Bennett,

On Mon, 2009-04-06 at 11:10 +0200, Bennett Kankuzi wrote:
> Dear All,
> 
> I work for the University of Malawi in Africa (http://www.unima.mw). I
> am taking a freshman class in programming for computing students. I
> have to choose between Java, C and C++ since these languages have
> their compilers already instead in our computer labs. These students
> are just coming from secondary school and they have general computing
> skills which are taught in secondary schools in Malawi.
> 
> Searching through the web I note that the issue on the choice of an
> introductory programming language to students is quite debatable. What
> is your take PPIGers on this issue? What can you recommend for my
> situation?

Despite Francis Glassborow's and Bjarne Stroustrup's books intended as
introductory programming texts, I would say C++ is definitely for a
second course in programming.  C is probably useful as an introductory
language for electronic engineers, but it is almost certainly too
low-level and with restricted abstraction constructs for computer
science students.

Java has been taken up by a large number of institutions as a first
teaching language, many of them even use the book Graham Roberts and I
wrote ("Developing Java Software") as a teaching text :-)  However, I am
increasingly of the view that using a dynamic programming language such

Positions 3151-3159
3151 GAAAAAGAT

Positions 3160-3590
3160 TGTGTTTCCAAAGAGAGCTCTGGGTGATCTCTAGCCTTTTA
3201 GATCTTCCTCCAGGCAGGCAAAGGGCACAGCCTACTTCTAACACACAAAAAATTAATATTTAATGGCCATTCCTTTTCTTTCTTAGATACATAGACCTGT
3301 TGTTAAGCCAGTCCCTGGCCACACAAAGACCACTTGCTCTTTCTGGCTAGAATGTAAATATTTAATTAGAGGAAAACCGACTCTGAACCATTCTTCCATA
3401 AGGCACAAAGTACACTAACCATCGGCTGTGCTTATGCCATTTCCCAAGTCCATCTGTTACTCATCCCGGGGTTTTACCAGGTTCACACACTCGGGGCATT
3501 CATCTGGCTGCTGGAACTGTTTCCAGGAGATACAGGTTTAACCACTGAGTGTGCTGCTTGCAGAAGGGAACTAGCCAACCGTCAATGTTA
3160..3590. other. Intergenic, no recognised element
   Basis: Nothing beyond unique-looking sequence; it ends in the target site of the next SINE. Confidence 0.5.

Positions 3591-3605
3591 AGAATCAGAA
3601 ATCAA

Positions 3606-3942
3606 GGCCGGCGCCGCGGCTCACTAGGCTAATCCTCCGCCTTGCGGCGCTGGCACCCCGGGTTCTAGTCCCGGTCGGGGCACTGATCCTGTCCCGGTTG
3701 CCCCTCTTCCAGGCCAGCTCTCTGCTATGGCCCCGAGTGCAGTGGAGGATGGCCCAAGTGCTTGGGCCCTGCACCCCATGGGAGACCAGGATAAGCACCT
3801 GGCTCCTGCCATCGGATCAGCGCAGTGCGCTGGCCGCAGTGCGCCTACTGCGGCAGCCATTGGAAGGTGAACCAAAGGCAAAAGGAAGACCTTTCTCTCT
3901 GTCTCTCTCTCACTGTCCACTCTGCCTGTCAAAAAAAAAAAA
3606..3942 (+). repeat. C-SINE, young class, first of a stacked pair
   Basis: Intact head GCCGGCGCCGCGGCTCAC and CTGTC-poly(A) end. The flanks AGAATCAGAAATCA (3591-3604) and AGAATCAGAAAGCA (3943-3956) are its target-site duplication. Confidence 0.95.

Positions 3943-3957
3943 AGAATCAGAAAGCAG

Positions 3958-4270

as Groovy or Python for a first introductory course is the right way
forward.  The ease of accessibility to quite sophisticated features
enable people (relatively) new to programming to write quite complex
programs quite easily.  This enables them to get a first understanding
of programming and the tools of programming so that then easing them
into Java and/or C++ becomes much easier.  Most important, the ability
to create interesting and complex programs quickly and easily enhances
interest, motivation and general fun.  The importance of these factors
should never be underestimated!

Experience (anecdotal) of Sarah Mount (at Wolverhampton) and James
Shuttleworth (at Coventry), my co-authors for "Python for Rookies",
indicates that Python is a very good tool for teaching students
introductory programming.  In a sense this ought to be expected since
Python grew out of a project to create a very good programming language
for teaching and learning.

Experience (again anecdotal) of Graham Roberts at UCL is that Groovy as
a first language works well.  Their structure is an introductory course
in programming (starts with half the course in Groovy followed by half
the course in Prolog) followed by a second course in programming using
Java.  They are finding that this works well as a two-course programme.

-- 
Russel.
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Dr Russel Winder      t: +44 20 7585 2200      voip:  
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